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Unlike other cultures, our Filipino culture does not accord suicides by public figures one clear and definitive meaning. Thus the message of a Filipino dying in public by his own hand often ends up being contested, improvised and twisted by various interested parties. And so it is with the tragic death of General Angelo Reyes. Did he put a bullet through his heart in an ultimate admission of personal responsibility for whatever wrong he had committed? Or was his willful termination of his own life a sublime act of protest to assert his innocence against unfair yet unremitting persecution?
The death of someone like Gen. Reyes who served our country for most of his life deserves our respect, prayers and reflection. This is a tragedy to one person, to his family and to many who believed and admired him for his personal, professional and public life. For his fellow Filipinos that Gen. Reyes left behind, his chosen timing and manner of exiting the public stage and this mortal world challenges us to seek some meaning and purpose from such a tragic loss. We, former senior government officials, choose to see the death of Gen. Reyes in the light of the principle that public office is a public trust.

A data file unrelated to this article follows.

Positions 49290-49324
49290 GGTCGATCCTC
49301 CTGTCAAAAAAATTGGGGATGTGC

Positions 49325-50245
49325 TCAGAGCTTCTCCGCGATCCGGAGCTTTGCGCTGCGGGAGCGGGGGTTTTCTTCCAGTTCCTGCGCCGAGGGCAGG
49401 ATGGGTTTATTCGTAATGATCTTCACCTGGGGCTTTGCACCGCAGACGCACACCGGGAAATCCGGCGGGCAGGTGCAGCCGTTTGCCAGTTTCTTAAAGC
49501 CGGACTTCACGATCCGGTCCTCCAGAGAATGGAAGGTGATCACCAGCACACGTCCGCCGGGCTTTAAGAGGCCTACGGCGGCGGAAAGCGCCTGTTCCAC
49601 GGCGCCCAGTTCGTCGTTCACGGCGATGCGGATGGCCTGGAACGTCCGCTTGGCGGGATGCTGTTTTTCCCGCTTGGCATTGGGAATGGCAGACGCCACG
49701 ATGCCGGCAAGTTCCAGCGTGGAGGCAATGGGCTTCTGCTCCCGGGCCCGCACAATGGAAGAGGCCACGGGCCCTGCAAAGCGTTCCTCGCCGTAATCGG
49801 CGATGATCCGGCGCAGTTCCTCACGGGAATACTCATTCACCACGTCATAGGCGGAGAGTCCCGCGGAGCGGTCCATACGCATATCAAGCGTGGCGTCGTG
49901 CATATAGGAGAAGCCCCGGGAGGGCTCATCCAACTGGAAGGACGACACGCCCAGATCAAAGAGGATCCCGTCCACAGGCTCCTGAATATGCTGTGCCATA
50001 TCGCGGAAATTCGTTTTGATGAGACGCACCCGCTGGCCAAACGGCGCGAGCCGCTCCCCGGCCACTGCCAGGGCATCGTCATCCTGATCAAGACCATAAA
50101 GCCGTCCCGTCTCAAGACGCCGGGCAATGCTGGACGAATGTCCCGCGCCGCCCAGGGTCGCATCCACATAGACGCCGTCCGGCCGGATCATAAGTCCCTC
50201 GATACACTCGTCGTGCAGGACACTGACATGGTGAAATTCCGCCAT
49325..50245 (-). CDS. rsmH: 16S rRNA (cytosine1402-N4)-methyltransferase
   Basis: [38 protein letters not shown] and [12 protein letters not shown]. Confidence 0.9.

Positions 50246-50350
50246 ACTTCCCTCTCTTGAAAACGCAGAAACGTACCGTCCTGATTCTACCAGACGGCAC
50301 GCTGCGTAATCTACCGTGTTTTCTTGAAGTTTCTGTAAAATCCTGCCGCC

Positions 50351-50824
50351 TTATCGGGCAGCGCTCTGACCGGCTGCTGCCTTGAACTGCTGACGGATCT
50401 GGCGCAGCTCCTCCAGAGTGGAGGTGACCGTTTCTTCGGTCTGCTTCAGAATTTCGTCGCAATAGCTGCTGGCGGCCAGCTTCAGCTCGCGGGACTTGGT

1. We find no honor in a death without meaning to the welfare of our nation.
Gen. Angelo Reyes took his own life in the midst of an investigation that exposed the corruption within the command structure of our military, corruption that had tainted him. For whom did Gen. Reyes die? If he died to escape the consequences of his involvement, or to put a lid on further revelations, or worse, to become a sacrificial lamb for all others more tainted than he, his was not an honourable death. The smug faces of unpunished corruption that visited his wake only further dishonour him. If, on the other hand, his death inspires our leaders to finally clean up the corrupt system in the military that ensnared him, he might yet be the last soldier to die in our people’s war against corruption. Gen. Reyes may have died by his own hand, but in truth, corruption killed him. As we pray for the forgiveness of his sins, we hope that his blood spilled on his mother’s grave will begin the cleansing of his beloved AFP, the government he protected and the nation he served.
The death of Reyes should not be wished upon anyone, not even the Garcias, the Ligots, and other alleged recipients of military graft, or even their alleged real protectors. That would be unchristian. But perhaps these lost souls in the people’s war against corruption should be reminded that moral death is as tragic as physical death. And the suffering will be much longer.
2. The investigation into high level corruption in the military should continue.